2020 has been an extremely long and incredibly weird year, one defined by absence: of precedence, of bureaucratic competence, of any semblance of sanity or normalcy. It has also been—mind-numbingly, infuriatingly—a year defined by excess: of death, of time, of news, and, most notably, of distance. Quarantine, social distancing, masks, lockdowns—the language of separation and obstruction has invaded our daily lexicon in ways none of us were prepared for, with effects that are more than rhetorical. Suddenly, the spaces between us have taken on a weighty, burdensome significance, and for the first time in decades—for many of us, the first time at all—they aren’t easily overcome by a strong internet connection and a camera-equipped device; instead, they have transformed into a societal imperative, a medical necessity. The one thing that has stayed the same in this tumultuous time is the constancy of our connections, but as the pandemic goes on, they, too, have begun to feel the weight of distance: our friends and family are still nothing more than a text, a tap, a video-call away, but in the face of all this, they’ve never felt further.
This is the world in which Pride & Prejudice (2005), Joe Wright’s sunny adaptation of Jane Austen’s classic 1813 novel, celebrates its fifteenth anniversary. It seems like a different, unfamiliar world, and yet, as the film opens on Elizabeth Bennet (Keira Knightley) walking through an empty field, immersed in pastoral English life, we realize: maybe it isn’t. Maybe it’s the constant, instant proximity that’s new and strange; maybe, just maybe, the distance doesn’t have to be so painful.
Austen’s six novels were published during the early nineteenth century, at a time when it was improper for her to address a man outside her social circle, let alone openly acknowledge a sexual attraction to him. But in spite of the gendered etiquette of her day—and because of it—there is no denying the illicit thrill of attraction that hums beneath the surface of her work. Eroticism, for her—and for Wright in turn—is not expressed in overt sexuality, but in acts of tenderness, of service. Kindness, capability, attentiveness, moral goodness, reliability—in the absence of physical closeness, these traits take on an electrifying sensuality. Distance, then, is not a hindrance, but a versatile medium through which lovers communicate their affections. It’s a medium that Wright, with his tableau-like frames and lingering glimpses of clenched hands and yearning faces, uses much to his advantage.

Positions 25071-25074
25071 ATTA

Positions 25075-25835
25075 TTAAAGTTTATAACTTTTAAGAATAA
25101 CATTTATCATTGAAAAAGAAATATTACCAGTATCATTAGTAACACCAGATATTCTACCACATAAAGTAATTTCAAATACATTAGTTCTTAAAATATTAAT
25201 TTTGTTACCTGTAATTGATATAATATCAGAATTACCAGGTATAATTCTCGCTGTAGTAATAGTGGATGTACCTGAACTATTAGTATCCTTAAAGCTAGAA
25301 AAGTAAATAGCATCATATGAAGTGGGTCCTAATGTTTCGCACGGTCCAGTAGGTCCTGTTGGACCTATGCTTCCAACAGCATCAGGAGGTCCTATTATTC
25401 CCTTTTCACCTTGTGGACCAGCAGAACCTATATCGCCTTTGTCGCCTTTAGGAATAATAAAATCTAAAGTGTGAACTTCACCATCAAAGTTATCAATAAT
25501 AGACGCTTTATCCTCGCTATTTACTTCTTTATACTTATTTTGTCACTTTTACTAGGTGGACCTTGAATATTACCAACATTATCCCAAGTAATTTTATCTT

When Elizabeth Bennet first meets the surly Mr. Darcy (Matthew Macfadyen), it’s at a distance. The pair lock eyes as he strolls across a crowded ballroom, and, as the room pauses at his arrival, it’s clear that what comes between them is not only physical. Darcy is a gentleman, part of an old aristocracy that provides him with a significant annual income and places him in the upper echelons of society. He is well-educated and well-respected, and he holds himself with the confidence of someone who knows his place in the world.
Elizabeth, likewise, is a lady in society, but, not unlike Austen herself, she is at its lower fringes; the Bennets are landed gentry, but they have no real claim to their property, nor any significant wealth. It also appears that Elizabeth—outspoken but even-keeled—is a victim of her family’s unconventionality; they tend to strike one more as a gaggle than as a group. Wright and screenwriter Deborah Moggach chose to play up the Bennets’ ridiculousness, and Brenda Blethyn, as Mrs. Bennet, took her cues to heart. Elizabeth’s mother hustles around the crowded ballroom, speaking to anyone who will listen about the beauty of her beloved daughter Jane (Rosamund Pike), namely to the newly- arrived—and very wealthy—Mr. Bingley (Simon Woods). Clearly, it’s a gauche habit; as she watches the Bennets and their neighbors, his sister, Caroline Bingley (Kelly Reilly), comments snidely: “We are a long way from Grosvenor Square, are we not, Mr. Darcy?”